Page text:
REDINGTON BEACH — Redington Beach commissioners declined Dec. 4 to apply for money to upgrade a town street, saying the fast-approaching deadline left no time to get input from residents.

They also expressed concern the proposed improvements would nibble away at residents’ front yards.

The rejected “Complete Streets” grant would have provided $65,500 for concept planning, including project development and environment study, and $327,000 for construction along the full length of Second Street. No matching funds from Redington Beach would have been required.

In presenting the request to apply for the grant, Town Planner Bruce McLaughlin said the deadline for applying was Friday, Dec. 13, at that point only nine calendar days away. He only recently learned the application “window” was open.

The grant is offered by Forward Pinellas, the county planning agency, but it is a federally-based program, he said.

A memo from McLaughlin described the “Complete Streets” concept as encompassing “many approaches to planning, designing, and operating roadways and rights of way with all users in mind to make the transportation network safer and more efficient.”

He said Second Street was suggested for the grant because the street “serves to carry traffic from almost the entire town to the Town Hall/Friendship Park focal point.”

Some 87 properties would be affected by the project, he told commissioners. The work would be simplified, in part, by the fact that the town already owns the 50-foot right of way. A 9-foot sidewalk would be built to accommodate pedestrians and bicyclists, while the roadway would be widened to 20 feet. He said the project would not impact yards of residents along the street.

Most streets in the town are between 17 and 19 feet wide, McLaughlin told the Beacon.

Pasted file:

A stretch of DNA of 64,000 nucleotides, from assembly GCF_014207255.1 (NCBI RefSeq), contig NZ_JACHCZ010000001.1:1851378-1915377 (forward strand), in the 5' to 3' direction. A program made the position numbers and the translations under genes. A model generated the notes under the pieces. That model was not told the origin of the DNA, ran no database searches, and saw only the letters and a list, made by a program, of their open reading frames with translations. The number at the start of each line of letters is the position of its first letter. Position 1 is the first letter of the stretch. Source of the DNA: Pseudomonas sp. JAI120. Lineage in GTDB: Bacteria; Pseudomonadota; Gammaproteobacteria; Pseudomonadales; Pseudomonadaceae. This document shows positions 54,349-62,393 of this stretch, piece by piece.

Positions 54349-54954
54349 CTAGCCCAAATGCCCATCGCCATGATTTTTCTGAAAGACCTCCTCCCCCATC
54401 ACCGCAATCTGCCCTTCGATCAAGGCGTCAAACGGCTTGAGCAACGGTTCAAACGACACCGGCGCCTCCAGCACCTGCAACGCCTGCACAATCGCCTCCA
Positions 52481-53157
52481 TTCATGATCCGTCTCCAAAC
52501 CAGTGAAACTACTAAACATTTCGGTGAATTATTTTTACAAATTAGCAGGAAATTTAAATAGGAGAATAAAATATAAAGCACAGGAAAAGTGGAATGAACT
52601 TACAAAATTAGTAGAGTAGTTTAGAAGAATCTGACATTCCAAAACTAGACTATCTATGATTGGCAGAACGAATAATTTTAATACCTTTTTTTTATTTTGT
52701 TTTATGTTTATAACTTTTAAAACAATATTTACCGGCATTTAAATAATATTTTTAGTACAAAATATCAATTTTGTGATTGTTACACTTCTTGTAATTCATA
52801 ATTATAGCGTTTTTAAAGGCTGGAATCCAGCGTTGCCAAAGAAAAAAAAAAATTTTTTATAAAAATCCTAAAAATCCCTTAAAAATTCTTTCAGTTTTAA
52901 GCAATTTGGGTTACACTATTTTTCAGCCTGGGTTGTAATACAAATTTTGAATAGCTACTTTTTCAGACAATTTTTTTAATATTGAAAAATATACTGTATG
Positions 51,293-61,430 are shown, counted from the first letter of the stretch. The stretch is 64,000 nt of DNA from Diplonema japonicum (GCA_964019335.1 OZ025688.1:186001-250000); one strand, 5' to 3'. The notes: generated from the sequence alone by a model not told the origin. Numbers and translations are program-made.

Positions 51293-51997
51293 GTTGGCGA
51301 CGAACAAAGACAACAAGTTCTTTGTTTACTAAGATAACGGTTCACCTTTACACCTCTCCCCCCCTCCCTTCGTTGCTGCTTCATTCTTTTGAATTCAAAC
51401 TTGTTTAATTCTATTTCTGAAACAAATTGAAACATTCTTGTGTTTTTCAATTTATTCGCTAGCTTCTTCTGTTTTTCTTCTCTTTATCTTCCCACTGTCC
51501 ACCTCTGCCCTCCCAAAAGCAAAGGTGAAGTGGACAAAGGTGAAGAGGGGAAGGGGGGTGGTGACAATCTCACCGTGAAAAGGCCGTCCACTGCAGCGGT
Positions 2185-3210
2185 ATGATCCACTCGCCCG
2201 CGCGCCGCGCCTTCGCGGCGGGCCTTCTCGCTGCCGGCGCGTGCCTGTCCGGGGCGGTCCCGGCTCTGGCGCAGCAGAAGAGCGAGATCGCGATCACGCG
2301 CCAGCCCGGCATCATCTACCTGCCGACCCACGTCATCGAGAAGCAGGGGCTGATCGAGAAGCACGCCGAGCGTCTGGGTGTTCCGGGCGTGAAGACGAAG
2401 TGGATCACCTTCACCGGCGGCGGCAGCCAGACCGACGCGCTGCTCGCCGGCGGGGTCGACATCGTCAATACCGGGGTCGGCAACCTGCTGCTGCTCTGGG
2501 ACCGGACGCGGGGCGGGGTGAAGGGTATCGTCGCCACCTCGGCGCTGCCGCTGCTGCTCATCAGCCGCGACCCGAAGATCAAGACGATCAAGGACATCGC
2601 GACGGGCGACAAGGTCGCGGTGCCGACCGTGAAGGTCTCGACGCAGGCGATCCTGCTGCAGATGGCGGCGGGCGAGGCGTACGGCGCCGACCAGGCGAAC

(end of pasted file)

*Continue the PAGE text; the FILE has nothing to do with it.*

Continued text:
Commissioners were skeptical of the plan.

Referencing plans for the wider street and the sidewalk, Dave Will said “I don’t like going into the right of way,” adding, “I wouldn’t want to have that coming into my yard.”

Fred Steiermann told McLaughlin, “We’ve just had the six-month impervious surface thing, now you’re adding concrete.”

Tim Kornijtschuk added that residents along Second Street treat the city-owned right of way as their own property.

“It’s not their real estate, but they’ve had it all these years, and now we’re going to put things upon it,” he said.

The timeline for applying for the grant was “problematic,” Mayor Nick Simons said, because there was not adequate time for affected residents to respond to the proposal.

McLaughlin suggested the commission submit the application and call for a public meeting the following week. If residents were against the proposed project, the application could be withdrawn.

Simons said that while McLaughlin’s suggestions for town improvements were “well taken,” he said “it wouldn’t be good” to submit the grant application without public input.

Tom Dorgan added that he didn’t want people to think the commission was “running roughshod” over residents.

Will thanked McLaughlin for looking for grants for Redington Beach, and then voted with the mayor and other commissioners to reject the application bid.

In other action

• Commissioners agreed to move the date of the first January commission meeting to Thursday, Jan. 2. Meetings are regularly held on the first and third Wednesdays of each month. The first meeting date in January would have fallen on Jan. 1 — New Year’s Day.

• Simons encouraged boaters to enter the Indian Shores-Redington Beaches boat parade on Dec. 22. He said that for the first time in the history of the parade, a $2,500 cash prize is being offered to the best-decorated vessel. The winner will also receive $2,000 in products and services from Caddy’s Indian Shores.